Or, Part 2 of the Carolee Sherwood Poetry Weekend, since she was the featured poet. A good turnout of local poets & audience, about 20 folks, to hear poetry on a Sunday afternoon. Co-host Dennis Sullivan introduced some history of poetry competitions (getting ready for next month's Smith's Tavern Poet Laureate Contest) by citing the ancient Greek texts about the mythic contest between Hesiod & Homer.
Then Edie Abrams introduced the open mic poets, Philomena Moriarty the first up with 3 meditative poems, "Place" in the woods with snow, "Inadequacy" on a power failure, & the more interior "What is the Boundary of Self." I read next, 2 new poems, "The Pussy Pantoum" & "Chatham Peace Vigil."
Lloyd Barnhart came back with more of what he described as "good ole boy stuff", a story about hunting a snowshoe hare, "The Dingman Dodger," then the amusing memoir of dancing with a cousin at a wedding, "Mother of the Bride." Mimi Moriarty began with "A Retrospective," then on to 2 "recipe" poems, "Tears & Raspberries En Croute" & "How I Would Decorate the Elephant in the Living Room." Howard Kogan said he had 2 silly poems in honor of April Fools' Day, the whimsical meditation on life & death, "Solitaire" & the funny, & tender, "Proof" of the existence of god. Edie Abrams' 2 poems were untitled & each one stanza, one on doing the dishes, the other about a lingerie store. I missed the title to Alan Casline's first poem, filled with candles & candleabra, then he read the "Song of a Woman of White Swans." Referencing a lunch-time conversation Joe Krausman discussed the difficulties in defining "The Golden Mean." Marilyn Paarlberg did her first poem from memory, "I Have Her Rolling Pin" then read a Spring poem written after the death of her father, "Harbinger."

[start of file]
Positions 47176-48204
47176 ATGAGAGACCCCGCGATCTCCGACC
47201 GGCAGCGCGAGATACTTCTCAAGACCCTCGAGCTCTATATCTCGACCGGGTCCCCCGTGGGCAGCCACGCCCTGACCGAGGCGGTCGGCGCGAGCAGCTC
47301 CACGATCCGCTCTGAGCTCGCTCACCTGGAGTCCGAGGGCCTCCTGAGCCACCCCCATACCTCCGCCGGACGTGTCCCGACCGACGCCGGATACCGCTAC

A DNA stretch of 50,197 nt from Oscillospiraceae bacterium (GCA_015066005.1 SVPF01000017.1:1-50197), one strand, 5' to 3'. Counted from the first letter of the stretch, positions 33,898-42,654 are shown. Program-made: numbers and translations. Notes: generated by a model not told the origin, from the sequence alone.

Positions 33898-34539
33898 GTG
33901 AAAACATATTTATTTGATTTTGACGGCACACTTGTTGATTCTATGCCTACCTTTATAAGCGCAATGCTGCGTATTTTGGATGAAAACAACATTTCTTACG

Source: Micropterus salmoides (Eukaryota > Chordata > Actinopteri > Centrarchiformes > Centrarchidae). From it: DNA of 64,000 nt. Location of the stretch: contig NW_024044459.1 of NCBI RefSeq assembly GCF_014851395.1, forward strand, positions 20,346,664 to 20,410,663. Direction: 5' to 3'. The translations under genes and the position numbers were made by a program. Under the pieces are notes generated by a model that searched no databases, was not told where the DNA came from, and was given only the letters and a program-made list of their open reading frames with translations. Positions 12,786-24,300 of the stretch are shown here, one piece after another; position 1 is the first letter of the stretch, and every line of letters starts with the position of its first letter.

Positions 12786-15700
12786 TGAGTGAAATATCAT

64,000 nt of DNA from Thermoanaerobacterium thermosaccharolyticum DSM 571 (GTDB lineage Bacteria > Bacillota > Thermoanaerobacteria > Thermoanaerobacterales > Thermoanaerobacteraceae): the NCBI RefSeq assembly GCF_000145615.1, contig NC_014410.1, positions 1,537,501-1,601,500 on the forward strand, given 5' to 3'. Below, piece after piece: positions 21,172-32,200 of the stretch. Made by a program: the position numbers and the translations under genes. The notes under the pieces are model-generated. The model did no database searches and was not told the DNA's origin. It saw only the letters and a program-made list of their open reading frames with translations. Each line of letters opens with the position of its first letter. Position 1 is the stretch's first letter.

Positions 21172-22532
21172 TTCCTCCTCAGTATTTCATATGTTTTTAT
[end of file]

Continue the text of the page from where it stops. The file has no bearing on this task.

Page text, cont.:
Even though I had heard Carolee Sherwood read Friday night at the UAG Gallery, the number & quality of her fine poems insured that I would hear something different, while enjoying repeated favorites -- & she didn't disappoint. She began with 2 poems she said she has never read at readings, beginning with an excerpt from a found poem built out of Tweets, then the older prose poem "Why Mourning is an Ocean of Red Confetti" mixing in a friend's stories & the death of her mother, & a bathtub full of tomatoes.
on her Blog.
Then the poets dispersed & regathered at Smitty's, like flocks of sparrows around my birdfeeder, except that the conversations were better over beer & sandwiches. The 4th Sunday of most months of the year, 3PM, Old Songs Community Center, Voorheesville, NY.